One of the most striking things about Grace’s story is that she overcame more than just obesity (an extremely difficult thing to overcome in and of itself). After years of hating herself, Grace turned to addiction to cope with her low self-image. She abused alcohol, drugs and food for years - and it wasn’t until drinking herself into a stupor and waking up extremely sick the next morning that Grace realized it was time to make a change. Over the next few years, she started exercising and eating right, overcame her addictions, and lost over 80 pounds. Now, Grace uses her blog as a platform to stay consistent. She is honest about her struggles and recognizes that she can’t be perfect, but doesn’t let that stop her from trying to maintain a healthier lifestyle every day.
It is not that men don’t diet. They just do it differently. They tend to include more saturated fat in their diet, while women tend to completely avoid them. Nutritionists explain, as long as they keep their intake lower than 15 per cent of their total daily fat intake, saturated fat isn’t harmful. In fact, small doses of saturated fat can help them avoid testosterone depletion.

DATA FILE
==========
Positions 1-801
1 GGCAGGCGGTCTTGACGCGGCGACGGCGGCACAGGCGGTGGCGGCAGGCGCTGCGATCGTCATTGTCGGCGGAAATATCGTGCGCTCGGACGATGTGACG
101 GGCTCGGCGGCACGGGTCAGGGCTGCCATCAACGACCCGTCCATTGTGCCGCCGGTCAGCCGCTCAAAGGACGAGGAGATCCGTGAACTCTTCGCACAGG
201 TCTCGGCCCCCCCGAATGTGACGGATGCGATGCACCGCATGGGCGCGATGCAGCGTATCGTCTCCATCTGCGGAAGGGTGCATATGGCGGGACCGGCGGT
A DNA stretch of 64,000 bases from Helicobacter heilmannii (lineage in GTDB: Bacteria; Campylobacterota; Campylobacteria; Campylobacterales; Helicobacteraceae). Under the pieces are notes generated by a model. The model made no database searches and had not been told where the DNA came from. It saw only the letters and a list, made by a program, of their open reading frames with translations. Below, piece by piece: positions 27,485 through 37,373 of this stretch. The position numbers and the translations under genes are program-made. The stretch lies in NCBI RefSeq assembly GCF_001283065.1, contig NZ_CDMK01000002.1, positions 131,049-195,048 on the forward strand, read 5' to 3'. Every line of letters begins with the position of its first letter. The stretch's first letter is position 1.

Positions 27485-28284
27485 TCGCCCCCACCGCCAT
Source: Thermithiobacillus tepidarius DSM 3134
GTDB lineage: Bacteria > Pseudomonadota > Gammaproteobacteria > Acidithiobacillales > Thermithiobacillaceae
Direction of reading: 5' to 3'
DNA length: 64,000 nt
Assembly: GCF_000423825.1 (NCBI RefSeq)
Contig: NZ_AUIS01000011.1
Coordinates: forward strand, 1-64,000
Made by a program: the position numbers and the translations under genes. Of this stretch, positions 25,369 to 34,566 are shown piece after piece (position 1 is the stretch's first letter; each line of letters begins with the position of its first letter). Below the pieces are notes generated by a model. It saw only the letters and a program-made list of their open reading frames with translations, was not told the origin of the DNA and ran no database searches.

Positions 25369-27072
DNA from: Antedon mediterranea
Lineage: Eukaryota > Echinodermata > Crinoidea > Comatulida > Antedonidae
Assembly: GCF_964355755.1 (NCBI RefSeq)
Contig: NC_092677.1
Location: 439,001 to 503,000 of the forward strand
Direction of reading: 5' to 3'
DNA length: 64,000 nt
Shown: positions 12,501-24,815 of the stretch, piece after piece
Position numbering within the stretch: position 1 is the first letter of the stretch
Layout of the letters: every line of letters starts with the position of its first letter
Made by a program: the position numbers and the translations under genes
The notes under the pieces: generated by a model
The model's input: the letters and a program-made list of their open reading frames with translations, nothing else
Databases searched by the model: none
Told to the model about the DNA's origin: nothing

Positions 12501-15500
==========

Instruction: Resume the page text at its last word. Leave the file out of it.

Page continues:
If you follow food trends, you might think you have to fall in love with cauliflower and kale to reap all the rewards that veggies offer, but that isn’t the case. Be it broccoli, sweet potatoes, carrots, red peppers, cabbage, spinach, or any other vegetable, the idea is to eat a variety of them and find plenty of ways to enjoy their goodness. So if you just can’t stomach steamed Brussels sprouts, try them roasted, or give sautéed Brussels sprouts a try. If raw zucchini isn’t your thing, see if you like it spiralized into noodles or grilled on a grill pan.
Second, add “fermentable fibers” to your diet, which are also called prebiotics (sweet potato, yam, yucca, etc.) and eat a lot of fermented foods like kefir, sauerkraut, and certain types of yogurt (but most yogurts found in your grocery store are simply milk with sugar and are NOT healthy) You can also supplement with probiotics, but make sure to start slow and build up.